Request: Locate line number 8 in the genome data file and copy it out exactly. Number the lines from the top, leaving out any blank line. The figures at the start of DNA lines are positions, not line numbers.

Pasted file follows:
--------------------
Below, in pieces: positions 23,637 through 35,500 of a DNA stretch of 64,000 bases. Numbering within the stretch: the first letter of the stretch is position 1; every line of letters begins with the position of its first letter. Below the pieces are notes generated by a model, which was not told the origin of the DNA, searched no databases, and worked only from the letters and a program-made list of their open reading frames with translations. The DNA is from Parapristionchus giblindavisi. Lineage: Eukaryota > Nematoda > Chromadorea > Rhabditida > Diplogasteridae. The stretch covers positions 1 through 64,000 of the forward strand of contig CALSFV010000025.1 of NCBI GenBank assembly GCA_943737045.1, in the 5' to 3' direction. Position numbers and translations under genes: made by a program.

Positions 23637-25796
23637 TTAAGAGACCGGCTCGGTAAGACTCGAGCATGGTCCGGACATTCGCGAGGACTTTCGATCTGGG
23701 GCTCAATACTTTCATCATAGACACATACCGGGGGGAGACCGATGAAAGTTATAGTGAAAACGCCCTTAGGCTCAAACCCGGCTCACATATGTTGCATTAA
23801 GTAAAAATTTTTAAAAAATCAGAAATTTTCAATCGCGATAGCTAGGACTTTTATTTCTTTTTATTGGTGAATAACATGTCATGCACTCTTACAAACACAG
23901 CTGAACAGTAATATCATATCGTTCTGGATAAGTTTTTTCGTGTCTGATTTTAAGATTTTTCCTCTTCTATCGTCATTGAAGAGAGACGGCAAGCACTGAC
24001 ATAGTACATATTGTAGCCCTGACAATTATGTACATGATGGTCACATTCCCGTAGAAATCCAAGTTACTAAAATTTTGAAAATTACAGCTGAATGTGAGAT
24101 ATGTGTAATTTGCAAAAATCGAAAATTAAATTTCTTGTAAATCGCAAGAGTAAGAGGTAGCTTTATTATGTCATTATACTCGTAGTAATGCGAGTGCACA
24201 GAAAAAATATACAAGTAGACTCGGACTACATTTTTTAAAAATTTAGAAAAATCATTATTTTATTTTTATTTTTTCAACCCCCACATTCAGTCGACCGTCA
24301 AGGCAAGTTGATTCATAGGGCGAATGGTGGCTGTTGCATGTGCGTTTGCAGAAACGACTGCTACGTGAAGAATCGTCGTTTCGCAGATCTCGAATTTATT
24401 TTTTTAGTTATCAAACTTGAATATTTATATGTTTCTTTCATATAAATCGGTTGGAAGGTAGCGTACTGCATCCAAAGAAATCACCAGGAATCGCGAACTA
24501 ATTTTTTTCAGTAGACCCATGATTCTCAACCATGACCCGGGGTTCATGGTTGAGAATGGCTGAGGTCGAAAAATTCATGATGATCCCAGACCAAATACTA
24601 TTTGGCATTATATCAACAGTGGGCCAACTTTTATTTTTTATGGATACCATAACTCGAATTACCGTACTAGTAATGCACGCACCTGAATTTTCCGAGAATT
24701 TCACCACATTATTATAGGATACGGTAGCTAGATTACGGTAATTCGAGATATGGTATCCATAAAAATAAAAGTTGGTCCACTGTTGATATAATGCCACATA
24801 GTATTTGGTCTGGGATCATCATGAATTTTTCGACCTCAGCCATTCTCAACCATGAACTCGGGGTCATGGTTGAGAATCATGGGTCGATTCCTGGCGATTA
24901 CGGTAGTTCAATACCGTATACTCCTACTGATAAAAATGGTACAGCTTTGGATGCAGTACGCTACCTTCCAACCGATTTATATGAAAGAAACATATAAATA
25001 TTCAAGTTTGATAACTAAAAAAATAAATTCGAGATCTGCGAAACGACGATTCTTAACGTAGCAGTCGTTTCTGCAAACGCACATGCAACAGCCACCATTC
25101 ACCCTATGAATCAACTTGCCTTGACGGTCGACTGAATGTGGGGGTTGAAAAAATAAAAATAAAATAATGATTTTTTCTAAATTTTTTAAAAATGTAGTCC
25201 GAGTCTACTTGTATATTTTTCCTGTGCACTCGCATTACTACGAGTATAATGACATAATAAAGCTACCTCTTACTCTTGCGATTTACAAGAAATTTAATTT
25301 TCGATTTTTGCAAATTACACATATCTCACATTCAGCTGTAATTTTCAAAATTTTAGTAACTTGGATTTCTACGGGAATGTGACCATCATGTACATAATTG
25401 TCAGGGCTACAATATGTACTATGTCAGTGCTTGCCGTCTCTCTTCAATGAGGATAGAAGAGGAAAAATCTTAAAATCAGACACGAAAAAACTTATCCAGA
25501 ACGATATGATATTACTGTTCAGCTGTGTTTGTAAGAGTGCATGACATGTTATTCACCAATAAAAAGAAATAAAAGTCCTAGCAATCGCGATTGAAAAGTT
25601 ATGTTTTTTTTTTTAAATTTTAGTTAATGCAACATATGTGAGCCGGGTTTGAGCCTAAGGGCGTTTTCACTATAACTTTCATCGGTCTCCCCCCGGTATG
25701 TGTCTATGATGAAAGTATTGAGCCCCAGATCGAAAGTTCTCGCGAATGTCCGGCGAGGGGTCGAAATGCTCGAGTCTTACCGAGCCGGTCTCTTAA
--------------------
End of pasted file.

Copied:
24101 ATGTGTAATTTGCAAAAATCGAAAATTAAATTTCTTGTAAATCGCAAGAGTAAGAGGTAGCTTTATTATGTCATTATACTCGTAGTAATGCGAGTGCACA